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Overcoming the Mechanism of Radioresistance in Neuroblastoma

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Final rept. 30 Sep 2012-30 Mar 2014

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Patient survival for highly aggressive advanced-stage neuroblastoma remains poor despite a multidisciplinary approach involving aggressive surgery, chemotherapy and adjuvant radiotherapy RT. The large RT treatment volume, and concerns about the proximity of radiosensitive normal structures, restricts the tumoricidal dose of radiotherapy that can be delivered which limits the effectiveness of adjuvant RT. To address this, we delivered radiotherapy using an entirely novel treatment schedule designed to minimize normal tissue damage. The concept was to deliver 10 pulses of low-dose RT PRT, 10 x 0.2 Gy using a 3 minute inter-pulse interval to introduce the RT-induced damage at a level that spares tumor vasculature in order to prevent the development of treatment-induced hypoxia, since this increases tumor resistance to radiation and chemotherapy. Moreover, damage produced at this dose level evades ATM dose-dependent DNA damage detection and repair mechanisms. In vitro, a single 2 Gy dose of PRT was not inferior to SRT in any of the 4 neuroblastoma cell lines despite the prolonged delivery time. In vivo, PRT and SRT were equally effective at controlling MC-IXC and SK-N-SH subcutaneous tumors. However, significant differences in tumor volume and regrowth were evident for MYCN-amplified SK-N-BE2 tumors between PRT and SRT at 5 days p0.008 and 21 days p0.014 post treatment, and for the entire timeframe p0.006. Endpoint criteria was reached at 43 days for SRT but 56 days after PRT p0.012. Furthermore, tumors treated with PRT demonstrated a significant increase in FDG PET maximum standardized uptake value after treatment SUVmax1.13 SRT, 1.79 PRT, p0.03. This increase was also significant when compared to pre-treatment values for PRT SUVmax PreTreatment1.04, p0.001.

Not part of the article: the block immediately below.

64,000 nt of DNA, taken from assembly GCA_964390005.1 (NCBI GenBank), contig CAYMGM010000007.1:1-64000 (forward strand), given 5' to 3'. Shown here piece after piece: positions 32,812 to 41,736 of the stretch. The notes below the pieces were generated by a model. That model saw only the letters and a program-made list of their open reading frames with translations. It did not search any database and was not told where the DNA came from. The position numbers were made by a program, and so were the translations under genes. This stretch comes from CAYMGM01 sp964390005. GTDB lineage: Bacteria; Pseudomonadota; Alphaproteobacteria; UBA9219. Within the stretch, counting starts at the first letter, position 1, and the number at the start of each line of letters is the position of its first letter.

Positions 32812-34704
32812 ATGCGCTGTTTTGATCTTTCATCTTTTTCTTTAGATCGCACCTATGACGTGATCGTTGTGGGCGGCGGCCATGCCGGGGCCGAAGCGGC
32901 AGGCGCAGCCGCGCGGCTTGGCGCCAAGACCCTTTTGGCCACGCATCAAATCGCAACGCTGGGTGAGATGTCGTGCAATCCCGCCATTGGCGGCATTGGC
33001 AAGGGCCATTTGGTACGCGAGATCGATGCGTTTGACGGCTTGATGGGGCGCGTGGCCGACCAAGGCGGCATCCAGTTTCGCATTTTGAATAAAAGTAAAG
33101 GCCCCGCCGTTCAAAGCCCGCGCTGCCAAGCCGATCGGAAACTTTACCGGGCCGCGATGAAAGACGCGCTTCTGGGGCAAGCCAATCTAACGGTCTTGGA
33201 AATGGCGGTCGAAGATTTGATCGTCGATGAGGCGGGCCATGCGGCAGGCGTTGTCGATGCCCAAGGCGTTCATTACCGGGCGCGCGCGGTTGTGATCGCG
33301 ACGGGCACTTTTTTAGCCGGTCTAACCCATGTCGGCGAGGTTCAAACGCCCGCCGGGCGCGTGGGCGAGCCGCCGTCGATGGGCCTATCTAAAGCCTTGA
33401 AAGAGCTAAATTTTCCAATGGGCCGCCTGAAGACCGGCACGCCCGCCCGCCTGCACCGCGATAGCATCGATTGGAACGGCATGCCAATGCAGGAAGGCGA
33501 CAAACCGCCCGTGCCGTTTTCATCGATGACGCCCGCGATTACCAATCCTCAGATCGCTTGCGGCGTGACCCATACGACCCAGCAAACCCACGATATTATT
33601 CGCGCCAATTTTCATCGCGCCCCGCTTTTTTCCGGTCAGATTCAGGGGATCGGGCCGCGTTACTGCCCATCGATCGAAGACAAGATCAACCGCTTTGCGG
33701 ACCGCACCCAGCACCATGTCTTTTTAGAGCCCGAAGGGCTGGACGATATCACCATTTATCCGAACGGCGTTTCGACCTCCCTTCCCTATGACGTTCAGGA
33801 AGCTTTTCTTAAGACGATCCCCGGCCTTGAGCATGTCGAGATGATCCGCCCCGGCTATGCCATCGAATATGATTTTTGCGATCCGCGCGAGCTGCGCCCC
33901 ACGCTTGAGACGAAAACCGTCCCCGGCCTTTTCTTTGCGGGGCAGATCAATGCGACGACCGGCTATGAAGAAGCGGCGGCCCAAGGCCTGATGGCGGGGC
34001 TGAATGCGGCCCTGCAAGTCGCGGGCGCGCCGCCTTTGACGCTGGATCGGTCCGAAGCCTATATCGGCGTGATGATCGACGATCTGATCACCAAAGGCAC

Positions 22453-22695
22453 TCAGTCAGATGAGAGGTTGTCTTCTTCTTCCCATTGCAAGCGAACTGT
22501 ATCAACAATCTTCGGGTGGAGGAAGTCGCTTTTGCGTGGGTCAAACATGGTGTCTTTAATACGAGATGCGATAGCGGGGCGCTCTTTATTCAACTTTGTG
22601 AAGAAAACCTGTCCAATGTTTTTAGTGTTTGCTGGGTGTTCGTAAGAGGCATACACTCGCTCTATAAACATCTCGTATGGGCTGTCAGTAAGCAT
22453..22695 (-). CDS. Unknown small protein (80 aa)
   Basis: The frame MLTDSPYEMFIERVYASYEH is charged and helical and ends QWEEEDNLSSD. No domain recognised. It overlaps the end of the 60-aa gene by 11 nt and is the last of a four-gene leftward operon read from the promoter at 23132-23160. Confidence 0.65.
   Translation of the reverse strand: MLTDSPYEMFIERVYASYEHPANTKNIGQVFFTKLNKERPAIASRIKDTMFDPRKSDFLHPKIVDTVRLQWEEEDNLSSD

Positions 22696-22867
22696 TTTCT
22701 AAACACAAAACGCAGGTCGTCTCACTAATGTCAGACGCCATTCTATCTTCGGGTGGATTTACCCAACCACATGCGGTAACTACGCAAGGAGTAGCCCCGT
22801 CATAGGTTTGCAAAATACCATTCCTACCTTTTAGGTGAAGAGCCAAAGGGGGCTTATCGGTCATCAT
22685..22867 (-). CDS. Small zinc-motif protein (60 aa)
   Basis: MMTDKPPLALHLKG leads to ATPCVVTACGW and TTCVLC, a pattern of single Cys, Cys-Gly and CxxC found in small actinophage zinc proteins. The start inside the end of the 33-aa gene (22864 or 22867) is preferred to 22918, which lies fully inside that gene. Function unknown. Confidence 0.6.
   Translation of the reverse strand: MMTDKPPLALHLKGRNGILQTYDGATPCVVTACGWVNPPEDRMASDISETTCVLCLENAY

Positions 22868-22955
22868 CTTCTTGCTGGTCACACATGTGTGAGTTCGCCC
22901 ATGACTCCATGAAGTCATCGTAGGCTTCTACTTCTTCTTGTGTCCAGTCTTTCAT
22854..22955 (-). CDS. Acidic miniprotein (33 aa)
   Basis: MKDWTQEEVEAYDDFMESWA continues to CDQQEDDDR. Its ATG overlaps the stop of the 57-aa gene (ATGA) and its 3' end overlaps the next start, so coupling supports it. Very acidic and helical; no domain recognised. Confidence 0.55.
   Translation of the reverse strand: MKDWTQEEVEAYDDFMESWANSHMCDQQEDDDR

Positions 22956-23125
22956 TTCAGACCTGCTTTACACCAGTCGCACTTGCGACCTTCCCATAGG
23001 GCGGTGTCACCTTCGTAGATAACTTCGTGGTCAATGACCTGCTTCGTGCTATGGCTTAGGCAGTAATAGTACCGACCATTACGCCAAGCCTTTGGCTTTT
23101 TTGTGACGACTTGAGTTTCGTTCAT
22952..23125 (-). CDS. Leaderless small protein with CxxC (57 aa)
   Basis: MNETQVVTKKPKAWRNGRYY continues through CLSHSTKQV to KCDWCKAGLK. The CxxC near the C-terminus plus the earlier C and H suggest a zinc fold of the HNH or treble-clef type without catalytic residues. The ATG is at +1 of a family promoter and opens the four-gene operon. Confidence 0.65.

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  • Anatomy and Physiology
  • Medicine and Medical Research

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